Trump imposes unprecedented double lockdown on New York City

Trump imposes unprecedented double lockdown on New York City
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For the first time since the Second World War, during the Harlem race riots of 1943, New York City was put under curfew. Walking home after reporting on a peaceful Black Lives Matter sit-in in Brooklyn, I could have heard a pin drop as the 11pm deadline hit.

New York is still under a full coronavirus shutdown, too, let’s not forget. There is no precedent in history for a double lockdown such as the one currently imposed on America’s most populous city.

With Uber prices surging and rental Citibikes across the borough locked, the best option for me was to walk the two miles back to my house. After witnessing the often brutal tactics of the NYPD, few others appeared to want to take their chances out on the streets, in Brooklyn at least.

It was a tale of two cities on Monday. In Manhattan, looters took no heed. They counted down to 11 o’clock as if it was New Year’s Eve. Manhattan saw the worst, most widespread destruction and looting of the week-long protests. Dozens of shops down Fifth Avenue were ransacked.

The 8,000 officers were no match for the organised hordes, who had come with duffel bags and getaway cars. This was not exactly the New York I had expected to be covering. I had moved here three weeks before the city went into lockdown on March 22 – just enough time to find an apartment, but little else.

I arrived hot on the heels of a four-year posting in Beirut. I had covered attempted coups, revolutions, wars and the rise and fall of the Islamic State. From October to when I left in late February, I had been reporting on protests taking place in Lebanon that were not too dissimilar to those I am seeing now in the U.S.

NYPD officers block the exit of the Manhattan Bridge as hundreds protesting police brutality and systemic racism attempt to cross into the borough of Manhattan from Brooklyn hours after a citywide curfew went into effect in New York City. Scott Heins/Getty Images

New York, which shut down too late to stop the spread of the virus, began recording hundreds of deaths a day. It took on the dubious title of the Covid capital of the world. I was again back to reporting from hospitals and speaking to loved ones of the dead.

My journalist friends have messaged, telling me how lucky I am to be here to witness it all. My non-journalist friends have sent commiserations that my new beat was quickly turning out to be a lot like the old one.

I was anxious because I know how this goes. There are many comparisons to be made between Trump and authoritarian leaders across the Arab world and beyond.

Step one in the dictator’s handbook: label protesters terrorists, giving yourself greater powers to crack down on perceived insurrection. In the case of the US president it was Antifa, the amorphous anti-fascist movement, for Syria’s Bashar al-Assad it was al-Qaeda.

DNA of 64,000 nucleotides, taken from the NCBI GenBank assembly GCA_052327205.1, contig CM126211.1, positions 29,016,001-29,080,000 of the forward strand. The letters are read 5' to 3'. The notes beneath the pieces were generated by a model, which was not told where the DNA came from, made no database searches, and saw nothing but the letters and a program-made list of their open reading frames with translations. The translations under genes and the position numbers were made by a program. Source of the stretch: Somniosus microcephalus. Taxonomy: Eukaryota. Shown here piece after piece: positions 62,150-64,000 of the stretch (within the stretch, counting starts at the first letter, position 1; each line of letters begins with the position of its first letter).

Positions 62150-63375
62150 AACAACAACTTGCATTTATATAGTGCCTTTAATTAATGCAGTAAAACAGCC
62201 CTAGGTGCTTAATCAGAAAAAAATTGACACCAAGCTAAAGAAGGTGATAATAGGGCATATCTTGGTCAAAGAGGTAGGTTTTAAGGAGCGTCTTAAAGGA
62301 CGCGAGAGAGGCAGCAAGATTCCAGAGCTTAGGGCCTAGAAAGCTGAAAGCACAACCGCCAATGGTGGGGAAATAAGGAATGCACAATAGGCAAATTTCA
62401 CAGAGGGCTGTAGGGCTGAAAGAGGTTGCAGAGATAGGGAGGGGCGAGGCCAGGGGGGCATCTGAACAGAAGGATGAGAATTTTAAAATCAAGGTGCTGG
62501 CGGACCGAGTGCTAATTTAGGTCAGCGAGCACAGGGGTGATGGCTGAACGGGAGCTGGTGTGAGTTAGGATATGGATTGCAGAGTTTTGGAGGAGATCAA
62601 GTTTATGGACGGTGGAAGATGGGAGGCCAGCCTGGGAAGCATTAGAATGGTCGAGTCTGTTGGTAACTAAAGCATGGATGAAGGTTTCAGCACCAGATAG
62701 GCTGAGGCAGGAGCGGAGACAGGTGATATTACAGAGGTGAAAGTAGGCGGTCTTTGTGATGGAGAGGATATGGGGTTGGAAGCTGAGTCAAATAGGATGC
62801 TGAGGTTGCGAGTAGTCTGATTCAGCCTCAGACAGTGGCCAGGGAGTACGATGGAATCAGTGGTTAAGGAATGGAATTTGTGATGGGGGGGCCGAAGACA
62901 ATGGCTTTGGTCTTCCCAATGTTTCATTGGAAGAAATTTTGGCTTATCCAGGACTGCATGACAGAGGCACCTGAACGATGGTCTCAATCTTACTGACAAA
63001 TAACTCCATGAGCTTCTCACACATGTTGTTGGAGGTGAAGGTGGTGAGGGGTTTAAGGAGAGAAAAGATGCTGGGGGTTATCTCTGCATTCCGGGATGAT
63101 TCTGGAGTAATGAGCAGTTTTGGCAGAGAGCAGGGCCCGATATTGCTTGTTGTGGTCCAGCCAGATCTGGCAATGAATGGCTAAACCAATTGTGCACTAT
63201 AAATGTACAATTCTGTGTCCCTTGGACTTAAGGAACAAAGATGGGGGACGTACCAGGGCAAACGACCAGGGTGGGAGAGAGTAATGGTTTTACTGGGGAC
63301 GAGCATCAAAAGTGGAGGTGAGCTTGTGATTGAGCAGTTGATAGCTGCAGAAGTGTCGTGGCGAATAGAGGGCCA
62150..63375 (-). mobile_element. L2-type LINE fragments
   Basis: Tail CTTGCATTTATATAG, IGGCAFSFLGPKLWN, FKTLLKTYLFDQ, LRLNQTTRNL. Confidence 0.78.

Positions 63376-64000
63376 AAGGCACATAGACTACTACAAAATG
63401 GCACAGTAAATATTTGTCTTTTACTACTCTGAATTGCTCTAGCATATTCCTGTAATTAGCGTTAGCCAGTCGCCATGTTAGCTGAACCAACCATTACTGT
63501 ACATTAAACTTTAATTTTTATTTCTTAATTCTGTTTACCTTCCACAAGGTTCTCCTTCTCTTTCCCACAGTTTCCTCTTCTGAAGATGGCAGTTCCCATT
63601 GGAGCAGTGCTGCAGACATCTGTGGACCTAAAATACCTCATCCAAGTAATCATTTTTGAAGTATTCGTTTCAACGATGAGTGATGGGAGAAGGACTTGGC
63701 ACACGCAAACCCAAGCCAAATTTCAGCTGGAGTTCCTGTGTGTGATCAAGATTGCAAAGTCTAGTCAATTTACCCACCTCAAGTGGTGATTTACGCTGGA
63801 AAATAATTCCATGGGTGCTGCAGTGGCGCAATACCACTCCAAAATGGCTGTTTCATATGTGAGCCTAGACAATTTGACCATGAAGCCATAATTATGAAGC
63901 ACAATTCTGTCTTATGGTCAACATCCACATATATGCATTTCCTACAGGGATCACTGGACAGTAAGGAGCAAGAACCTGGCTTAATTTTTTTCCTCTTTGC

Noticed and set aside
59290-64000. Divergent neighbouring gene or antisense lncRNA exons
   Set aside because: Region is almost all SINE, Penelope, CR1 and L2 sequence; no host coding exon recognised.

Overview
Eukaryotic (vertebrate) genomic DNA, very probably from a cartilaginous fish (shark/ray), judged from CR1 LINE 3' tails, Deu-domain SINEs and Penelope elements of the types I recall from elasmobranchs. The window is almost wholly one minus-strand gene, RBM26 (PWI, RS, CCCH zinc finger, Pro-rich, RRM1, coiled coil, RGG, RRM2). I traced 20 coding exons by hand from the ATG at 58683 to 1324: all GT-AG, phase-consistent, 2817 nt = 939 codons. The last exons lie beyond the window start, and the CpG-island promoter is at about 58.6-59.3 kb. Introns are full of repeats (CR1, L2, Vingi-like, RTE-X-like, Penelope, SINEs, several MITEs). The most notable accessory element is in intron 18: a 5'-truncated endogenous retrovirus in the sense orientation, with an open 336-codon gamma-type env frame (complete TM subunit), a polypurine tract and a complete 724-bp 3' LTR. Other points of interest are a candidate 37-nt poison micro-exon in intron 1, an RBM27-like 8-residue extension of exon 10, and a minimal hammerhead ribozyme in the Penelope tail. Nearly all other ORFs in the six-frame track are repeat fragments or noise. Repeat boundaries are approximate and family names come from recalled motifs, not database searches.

When Trump stood in front of the church, I was reminded of the times Assad would turn up for photo opportunities in houses of worship after decisive battles, presenting himself as a protector of Christians and other religious minorities.

Step two: demonise media that opposes you. People like to credit Trump with the phrase “fake news”, but the Syrian regime has been using it for years. They first deployed it when describing foreign coverage of massacres carried out by the “Shabiha”, or regime-aligned thugs, in the rebellious city of Homs in the earliest days of the uprising in 2011.

NYPD officers detain protesters for violating curfew during demonstrations in reaction to the death in Minneapolis police custody of George Floyd, in the Manhattan borough of New York City, U.S., June 2, 2020. Eduardo Munoz / Reuters

As I packed up my kit to go and report on the curfew, I was filled with dread. I wore a warm jumper though it was a balmy evening, just in case I ended up spending the night in jail.

A British colleague, photographer Adam Gray, had been arrested while out covering the demonstrations over the weekend and so the prospect was not so distant.

Some 100 journalists across the States have been beaten, harassed, arrested and injured doing their jobs this past week.

While I often feared for my safety reporting in the Middle East, I had never been concerned about being arrested simply for interviewing protesters at a public rally.

Walter Shaub, the former head of the US Office of Government Ethics, recommended this week that American journalists start covering what was happening in the US “like you’re a foreign correspondent in a collapsing republic”.

Middle East reporters are surely ready to offer tips.

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